Public comment period for EAB silviculture guidelines revision closes October 9

By Bill McNee, forest health specialist, Oshkosh. Bill.McNee@wisconsin.gov; 920-360-0942

Ash trees dying from an EAB infestation. Photo: Troy Kimoto, Bugwood.org

Ash trees dying from an EAB infestation. Photo: Troy Kimoto, Bugwood.org

The Wisconsin DNR is seeking public comments on a proposed revision to silviculture guidelines for emerald ash borer (EAB). Stand-level EAB silviculture guidelines were originally released in 2007, with periodic reviews and updates. A DNR technical team and stakeholder advisory committee prepared the current version using multiple sources of information, including recent research findings, identification and locations of new EAB infestations, economic considerations, and experience gained from implementing previous versions of the guidelines.

The draft document and information about the public comment process can be found at  https://dnr.wi.gov/news/input/Guidance.html#open through Tuesday, October 9, 2018. All comments must be submitted by that date.

Look for gypsy moth egg masses

By Bill McNee, DNR Forest Health Specialist, Oshkosh. bill.mcnee@wisconsin.gov; 920-360-0942

Gypsy moth egg masses. Photo: Bill McNee

Fall is an excellent time to look for and dispose of gypsy moth egg masses produced by adult moths this summer. Gypsy moth egg masses are felt-like, tan-colored patches about the size of a nickel or quarter that gypsy moth females deposit in protected places. Surveying for egg masses helps property owners predict how high populations of the insect will be during the subsequent spring and summer. Since egg masses usually don’t hatch until April, information gained from fall/winter surveys can be used to mitigate gypsy moth damage before the following season.  Continue reading “Look for gypsy moth egg masses”

Brown branch tips on jack pine

By Linda Williams, forest health specialist, Woodruff. Linda.Williams@wisconsin.gov; 920-360-0665

After brushing away sawdust, exit/entrance holes, as tiny as the beetles themselves, become visible. A beetle is inside, peeking out. The marks at the bottom of the photo depict millimeters.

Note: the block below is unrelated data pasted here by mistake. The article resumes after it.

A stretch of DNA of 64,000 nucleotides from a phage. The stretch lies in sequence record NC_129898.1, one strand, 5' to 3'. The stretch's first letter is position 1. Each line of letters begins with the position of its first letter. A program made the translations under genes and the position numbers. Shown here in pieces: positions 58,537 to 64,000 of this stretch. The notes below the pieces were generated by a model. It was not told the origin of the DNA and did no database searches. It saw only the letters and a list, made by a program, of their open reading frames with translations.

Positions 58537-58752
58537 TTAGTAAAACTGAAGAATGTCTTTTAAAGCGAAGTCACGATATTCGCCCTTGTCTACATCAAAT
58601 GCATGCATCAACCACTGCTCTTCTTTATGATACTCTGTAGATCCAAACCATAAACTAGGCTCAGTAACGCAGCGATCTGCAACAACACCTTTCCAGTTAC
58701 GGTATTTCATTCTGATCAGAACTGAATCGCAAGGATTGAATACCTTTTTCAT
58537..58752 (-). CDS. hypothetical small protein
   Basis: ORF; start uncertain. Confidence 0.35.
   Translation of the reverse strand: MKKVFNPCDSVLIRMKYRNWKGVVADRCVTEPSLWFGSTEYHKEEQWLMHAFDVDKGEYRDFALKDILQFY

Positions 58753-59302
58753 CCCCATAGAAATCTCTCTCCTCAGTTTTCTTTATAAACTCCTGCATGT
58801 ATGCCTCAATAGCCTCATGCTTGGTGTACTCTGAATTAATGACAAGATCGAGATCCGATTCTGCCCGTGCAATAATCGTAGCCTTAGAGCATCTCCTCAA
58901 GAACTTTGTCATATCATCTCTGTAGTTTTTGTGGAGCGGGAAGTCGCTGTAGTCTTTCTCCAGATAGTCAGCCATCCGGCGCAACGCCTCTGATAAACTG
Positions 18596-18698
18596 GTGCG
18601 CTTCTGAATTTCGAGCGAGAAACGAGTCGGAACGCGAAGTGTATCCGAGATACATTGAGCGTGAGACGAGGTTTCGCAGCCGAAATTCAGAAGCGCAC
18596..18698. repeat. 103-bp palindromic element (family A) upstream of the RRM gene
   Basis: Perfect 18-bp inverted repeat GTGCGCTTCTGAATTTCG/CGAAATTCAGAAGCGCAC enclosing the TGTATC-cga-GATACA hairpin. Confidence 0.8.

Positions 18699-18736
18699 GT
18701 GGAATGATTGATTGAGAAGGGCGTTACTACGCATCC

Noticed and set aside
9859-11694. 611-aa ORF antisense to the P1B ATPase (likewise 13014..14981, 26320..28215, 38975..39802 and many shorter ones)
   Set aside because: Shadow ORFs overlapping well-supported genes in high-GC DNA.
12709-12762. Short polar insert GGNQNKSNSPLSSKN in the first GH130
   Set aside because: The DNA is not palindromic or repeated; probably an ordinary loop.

After brushing away sawdust, exit/entrance holes, as tiny as the beetles themselves, become visible. A beetle is inside, peeking out. The marks at the bottom of the photo depict millimeters.

Jack pine tip beetle (Conopthorus banksianae) is a tiny bark beetle that bores into the twig tips of pines. Damage from jack pine tip beetle was observed this summer on jack pine trees in Marinette, Vilas, and Lincoln counties and on white pine in Waupaca County. These beetles attack and kill the outer 4-6 inches of twigs, leaving hollow piths. The piths can be diagnostic in determining whether an insect or disease killed the branch tip. The damage, which may appear significant since the dead needles remain on the branch tip and there can be many dead branch tips on a single tree, is rarely severe enough to be detrimental to the tree; no control is recommended.

Jack pine tip beetles kill the outer few inches of twigs. The two yellow circles show where sawdust was pushed out of the twig by adult beetles. Photos: Linda Williams

Jack pine tip beetles kill the outer few inches of twigs. The two yellow circles show where sawdust was pushed out of the twig by adult beetles. Photos: Linda Williams

Oak leaves dropping (but not from oak wilt)

By Linda Williams, forest health specialist, Woodruff. Linda.Williams@wisconsin.gov; 920-360-0665

Heavily-spotted oak leaves began to drop in early August. Spots appeared on both the front and back of leaves. Photo: Linda Williams

Heavily-spotted oak leaves began to drop in early August. Spots appeared on both the front and back of leaves. Photo: Linda Williams

Last year, Forest Health News published an article about oaks prematurely dropping leaves although they were not infected by the fungal pathogen Ceratocystis fagacearum, the cause of oak wilt disease. Oak trees infected with oak wilt disease in springtime rapidly wilt and drop green leaves in July or August. However, oak wilt disease is not the only reason oak trees prematurely drop leaves. Continue reading “Oak leaves dropping (but not from oak wilt)”